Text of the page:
And because these are extensive lands, with many good rivers and ports, and the people of this land are many, and because one cannot make much impression with a few Spaniards, it is not fitting to do this work over the long term. It is rather better to press on with it, spending in five years what one would ordinarily expend in ten, because in this way Your Majesty will master these so extensive provinces, enlighten the natives, and add greatly to your kingdoms. Because, in these provinces there will be many very good agricultural enterprises; for example, there will be much wine, many sugar mills, a great number of livestock—there are great meadows—much hemp, tar, pitch and lumber, which Your Majesty does not have in your kingdoms. One may build many ships; from what we have seen, there is not salt and wheat near these rivers. There will be all kinds of products. There are very good waters, very good disposition of the land, there will be much rice and many pearls in the rivers of Santa Elena, where we have notice that there are. Going farther inland, one may there raise much wheat and make much silk….

While writing this, on the tenth of this month, there came to me news that the fort we had captured from the French had burned one night, destroying all that we had sacked and our supplies; I sent aid to it, dividing our supplies here with them. Within an hour there came another notice, that Jean Ribault, with two hundred soldiers, was five or six leagues from here, where I had made justice upon the Frenchmen from the three lost ships which had been under his command.

Fearing that his Indian friends might join him and cause unrest, I went then to seek him with a hundred fifty soldiers. After dawn, at eleven the next day I came up with him; the river was between us, and no one could pass over it without swimming. Both sides made a demonstration with their people, each displaying two flags with fife and drum. Under a flag of truce he sent his sergeant-major to speak with me. He gave me a request by Jean Ribault and all his men to let them pass to their fort. I responded to him as I had to the others that I was their enemy, and had a fire and blood war with them, since they were Lutherans and had come to plant their evil sect in these lands of Your Majesty’s and to indoctrinate its Indians. I disabused him, [telling him] that we had taken his fort; that they could surrender their flags and arms and place themselves under my grace, in order that I do what I wished with their persons, and that there was no other thing to do or carry out with me.

And the sergeant-major having gone with this notice, late in that same day, under full security, Jean Ribault came to speak with me, to treat with me for some greater degree of security for himself. Since I did not wish to grant it, he said that the next morning he would return with the reply. Thus he returned, with up to seventy companions and many principal persons, among them three or four captains, and among those Captain Corceto, who was for a long time Captain of arquebusmen in Lombardy. Captain LaGrange, who was the Captain of land troops, was already dead. There also came with this Jean Ribault, among other people, four other Germans, relatives of the Prince of Porance, great Lutherans. I wished to determine if there were any Catholics among them, and not one was found.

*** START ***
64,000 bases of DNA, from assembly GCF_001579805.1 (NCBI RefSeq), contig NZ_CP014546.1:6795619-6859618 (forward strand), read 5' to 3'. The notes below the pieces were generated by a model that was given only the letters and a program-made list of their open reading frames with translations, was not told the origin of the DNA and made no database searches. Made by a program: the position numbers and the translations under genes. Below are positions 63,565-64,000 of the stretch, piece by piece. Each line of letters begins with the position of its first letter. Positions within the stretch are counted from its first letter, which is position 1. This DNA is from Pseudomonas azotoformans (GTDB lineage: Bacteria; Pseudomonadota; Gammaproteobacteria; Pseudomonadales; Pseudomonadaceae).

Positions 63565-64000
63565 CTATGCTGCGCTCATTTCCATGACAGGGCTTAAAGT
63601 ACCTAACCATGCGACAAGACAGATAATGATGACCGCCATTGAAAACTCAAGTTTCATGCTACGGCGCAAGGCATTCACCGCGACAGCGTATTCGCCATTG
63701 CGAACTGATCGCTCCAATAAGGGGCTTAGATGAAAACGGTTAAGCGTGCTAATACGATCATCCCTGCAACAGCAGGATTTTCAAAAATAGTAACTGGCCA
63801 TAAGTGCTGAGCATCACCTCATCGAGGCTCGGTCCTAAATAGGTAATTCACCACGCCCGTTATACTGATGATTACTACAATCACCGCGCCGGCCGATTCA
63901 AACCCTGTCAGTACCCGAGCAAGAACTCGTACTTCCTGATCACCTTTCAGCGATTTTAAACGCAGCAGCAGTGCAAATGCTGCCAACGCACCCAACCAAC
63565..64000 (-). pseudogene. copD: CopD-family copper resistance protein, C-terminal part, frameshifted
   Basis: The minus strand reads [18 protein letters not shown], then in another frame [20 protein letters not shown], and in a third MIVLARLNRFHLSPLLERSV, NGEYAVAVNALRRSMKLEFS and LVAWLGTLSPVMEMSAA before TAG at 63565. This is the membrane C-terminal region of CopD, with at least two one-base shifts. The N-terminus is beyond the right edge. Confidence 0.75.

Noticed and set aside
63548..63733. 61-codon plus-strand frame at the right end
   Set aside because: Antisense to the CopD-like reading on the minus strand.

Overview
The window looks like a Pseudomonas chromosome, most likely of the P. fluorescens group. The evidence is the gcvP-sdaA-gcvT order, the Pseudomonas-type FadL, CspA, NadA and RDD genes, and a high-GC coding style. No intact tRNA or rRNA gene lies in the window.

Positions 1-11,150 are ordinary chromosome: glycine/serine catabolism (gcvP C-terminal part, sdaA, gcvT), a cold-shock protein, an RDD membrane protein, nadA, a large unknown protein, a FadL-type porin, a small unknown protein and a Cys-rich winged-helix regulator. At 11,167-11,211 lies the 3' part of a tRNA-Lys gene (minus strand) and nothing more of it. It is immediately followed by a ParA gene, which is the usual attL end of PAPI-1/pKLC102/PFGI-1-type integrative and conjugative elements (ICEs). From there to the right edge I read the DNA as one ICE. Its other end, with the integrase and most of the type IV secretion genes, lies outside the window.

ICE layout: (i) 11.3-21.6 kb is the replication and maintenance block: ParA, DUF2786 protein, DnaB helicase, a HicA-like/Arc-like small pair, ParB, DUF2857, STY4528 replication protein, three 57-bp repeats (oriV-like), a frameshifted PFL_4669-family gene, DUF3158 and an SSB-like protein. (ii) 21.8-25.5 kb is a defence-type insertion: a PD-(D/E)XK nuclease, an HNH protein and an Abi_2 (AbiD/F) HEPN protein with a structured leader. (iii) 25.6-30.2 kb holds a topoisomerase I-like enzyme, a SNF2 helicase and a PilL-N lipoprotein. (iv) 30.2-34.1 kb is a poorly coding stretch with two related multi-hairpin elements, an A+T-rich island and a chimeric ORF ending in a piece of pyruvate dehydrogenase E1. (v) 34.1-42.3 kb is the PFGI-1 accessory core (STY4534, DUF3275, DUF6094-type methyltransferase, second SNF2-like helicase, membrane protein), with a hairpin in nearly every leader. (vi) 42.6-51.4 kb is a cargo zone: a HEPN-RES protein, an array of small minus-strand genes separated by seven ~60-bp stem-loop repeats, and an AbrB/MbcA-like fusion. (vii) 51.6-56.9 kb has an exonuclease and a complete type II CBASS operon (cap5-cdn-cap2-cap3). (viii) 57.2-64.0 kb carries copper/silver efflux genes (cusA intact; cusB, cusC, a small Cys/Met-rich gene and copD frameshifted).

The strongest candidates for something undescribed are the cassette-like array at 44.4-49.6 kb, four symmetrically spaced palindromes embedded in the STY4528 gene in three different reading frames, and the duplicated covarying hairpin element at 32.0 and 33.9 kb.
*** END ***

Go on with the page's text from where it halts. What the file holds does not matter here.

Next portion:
I saved the lives of two young gentlemen of about eighteen years of age, and three others, the fifer, drummer and trumpeter. I passed Jean Ribault and all the rest under the knife, understanding that thus it befitted the service of God Our Lord and of Your Majesty. I hold it to be a piece of very great fortune that this man be dead, because the King of France could do more with him with fifty thousand ducats than others could do with five hundred thousand. He could do more in one year than others could do in ten, because he was the most skilled sailor and corsair known, very practiced in the Indies sailing and the Florida coast. He was so much a friend in England, and had so much reputation in that kingdom, that he was named Captain-General of all the English fleet against the Catholics of France these passed years, when there was war between England and France….

And now it is more fitting than ever with that with secrecy and diligence, I be provided with what I have asked, so that it might be there before the end of April; next spring I can master this Florida coast, and thus Your Majesty will quickly remain its master, without challenge or concern. Being the master of Florida, you will be master of the Indies and of the navigation. And I certify to Your Majesty that from now on you can sustain Florida at very little cost and Your Majesty will profit from it with much money. And for Spain it will be more valuable than New Spain, and even than Peru….

May Our Lord guard and increase the Royal Catholic person of Your Majesty, with increase of greater kingdoms and dominions, as Christianity has need and we, the servants of Your Majesty, desire. From these provinces of Florida, from the River of San Pelayo and the fort of St. Augustine, October fifteenth, 1565. Humble servant of Your Majesty, who kisses your Royal hands.

Pedro Menéndez